U of R’s University Village project update and important development

July 28, 2021

To:  University Community
From:  President Krista Newkirk
Subject:  From the President: U of R’s University Village project update and important development

As many of you know, the University in conjunction with its Board of Trustees has been working for many years on plans for a University Village on our land around the Arrow line rail station. We are excited to share with you a conceptual rendering of the development below as we are finalizing our documentation to move forward with the selected developer. 


The University Village is envisioned to be a sustainably developed, transit-integrated neighborhood with green space, retail, restaurants, a boutique hotel, and a mix of housing types. It is designed to be a beautiful, walkable, and inviting space that will help to recruit students, faculty, and staff. In short, it is the destination spot we have long envisioned.  It includes a zanja feature that will help to contain and abate storm water to mitigate flooding that has historically impacted the city of Redlands, including downtown. There is even a planned childcare center.

As you will remember, this project was developed with input from University community members and local residents through a neighborhood survey and public charrettes. The comments from these forums were incorporated and made the concept of this project better and more community-friendly.

Normally, we would unveil this concept to you in a public forum and celebration; however, a recent ballot initiative has been proposed through a citizen petition, and the provisions of this ordinance, if passed, threaten this long-planned development. The proposed measure seeks to limit building heights in the University and Downtown Transit Villages to three stories and 40 feet, while permitting three other transit villages in Redlands to build to four stories and 52 feet (see summary by City attorney). The proposed University Village development includes some buildings (approximately 30% of the buildable site) with four stories. None of those buildings are near existing residential communities. The population density in this plan is necessary to make this development, with its open spaces including a Village Green, financially viable.

This development is critical to the future of the University. It will attract prospective students, faculty, and staff; add an important revenue source; and help keep tuition affordable.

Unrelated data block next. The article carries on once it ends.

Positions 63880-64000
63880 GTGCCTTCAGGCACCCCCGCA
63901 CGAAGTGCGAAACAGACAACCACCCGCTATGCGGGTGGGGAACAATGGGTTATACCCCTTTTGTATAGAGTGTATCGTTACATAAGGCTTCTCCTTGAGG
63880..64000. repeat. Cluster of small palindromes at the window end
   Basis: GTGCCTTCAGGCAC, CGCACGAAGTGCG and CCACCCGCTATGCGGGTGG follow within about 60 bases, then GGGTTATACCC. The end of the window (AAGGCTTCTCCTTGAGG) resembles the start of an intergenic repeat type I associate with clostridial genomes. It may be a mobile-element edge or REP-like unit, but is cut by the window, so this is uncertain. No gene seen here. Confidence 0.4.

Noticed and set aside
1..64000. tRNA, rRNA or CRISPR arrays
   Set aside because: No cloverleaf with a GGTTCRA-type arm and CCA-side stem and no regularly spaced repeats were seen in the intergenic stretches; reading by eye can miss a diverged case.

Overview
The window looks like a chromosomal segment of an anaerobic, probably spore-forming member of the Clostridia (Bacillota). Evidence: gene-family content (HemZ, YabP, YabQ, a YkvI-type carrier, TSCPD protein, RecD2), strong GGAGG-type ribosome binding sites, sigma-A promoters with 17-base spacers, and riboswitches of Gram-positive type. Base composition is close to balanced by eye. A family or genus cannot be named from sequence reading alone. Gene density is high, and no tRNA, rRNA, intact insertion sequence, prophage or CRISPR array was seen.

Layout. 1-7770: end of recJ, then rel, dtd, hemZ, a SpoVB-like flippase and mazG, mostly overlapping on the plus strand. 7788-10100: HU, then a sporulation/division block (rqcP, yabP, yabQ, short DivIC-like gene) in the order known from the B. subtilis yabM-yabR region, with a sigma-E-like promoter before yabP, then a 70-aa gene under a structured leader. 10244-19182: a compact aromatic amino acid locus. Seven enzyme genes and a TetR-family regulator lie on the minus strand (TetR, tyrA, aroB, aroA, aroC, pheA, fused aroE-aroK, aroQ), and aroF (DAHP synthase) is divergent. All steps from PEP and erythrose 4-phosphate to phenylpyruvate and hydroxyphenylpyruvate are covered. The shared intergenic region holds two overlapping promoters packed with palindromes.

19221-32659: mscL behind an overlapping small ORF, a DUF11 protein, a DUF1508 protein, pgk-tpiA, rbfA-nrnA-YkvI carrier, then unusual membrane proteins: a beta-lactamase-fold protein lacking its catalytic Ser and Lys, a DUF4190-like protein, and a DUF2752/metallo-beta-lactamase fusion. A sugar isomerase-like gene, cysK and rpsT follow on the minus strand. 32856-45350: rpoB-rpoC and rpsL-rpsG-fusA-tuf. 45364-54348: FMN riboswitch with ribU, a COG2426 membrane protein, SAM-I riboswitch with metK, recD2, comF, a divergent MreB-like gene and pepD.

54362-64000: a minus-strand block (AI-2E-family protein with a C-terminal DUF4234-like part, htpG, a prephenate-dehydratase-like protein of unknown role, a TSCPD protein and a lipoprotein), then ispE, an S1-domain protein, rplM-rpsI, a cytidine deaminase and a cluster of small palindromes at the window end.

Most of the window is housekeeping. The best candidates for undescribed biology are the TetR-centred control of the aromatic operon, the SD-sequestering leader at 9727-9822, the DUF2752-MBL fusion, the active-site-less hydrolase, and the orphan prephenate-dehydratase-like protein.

A team from the University will be advocating for our position against the proposed measure at the upcoming City Council meeting on Tues., Aug. 3. If you would like to help us protect the University’s future, I invite you to join us there. The public meeting begins at 6 p.m. in the Council Chambers, 35 Cajon St.; we’ve been advised to arrive by 5:30 p.m. since a full house is expected.

In addition, you can oppose the “Initiative Ordinance of the People of Redlands Amending the Principles of Managed Development of the Redlands General Plan” by writing to members of the Redlands City Council via this City Council Contact Form.

I also invite you to ask questions about University Village or raise it as a topic of conversation at our Faculty and Staff Town Hall on Friday, August 13 at 1 p.m. or our Student Town Hall on Friday, September 17 at 2 p.m., both in Orton Center.  You can register to attend either of these events, which will be held in person and via Webex, on the Events with the President website. You can also reach the President’s Office at PresidentsOffice@redlands.edu.

For additional information on the University’s position, University Village, and our recommended next steps for City Council, please see the FAQs below.


Does the University of Redlands have a position on the recent initiative to cap building heights in the University and Downtown Transit Villages to three stories, while permitting those in transit villages at Alabama, California, and New York Streets reach four stories?

Yes, the University of Redlands strongly opposes the initiative limiting options for future development around the University Transit Village to three stories.

Would the new restrictions interfere with the University’s current plans?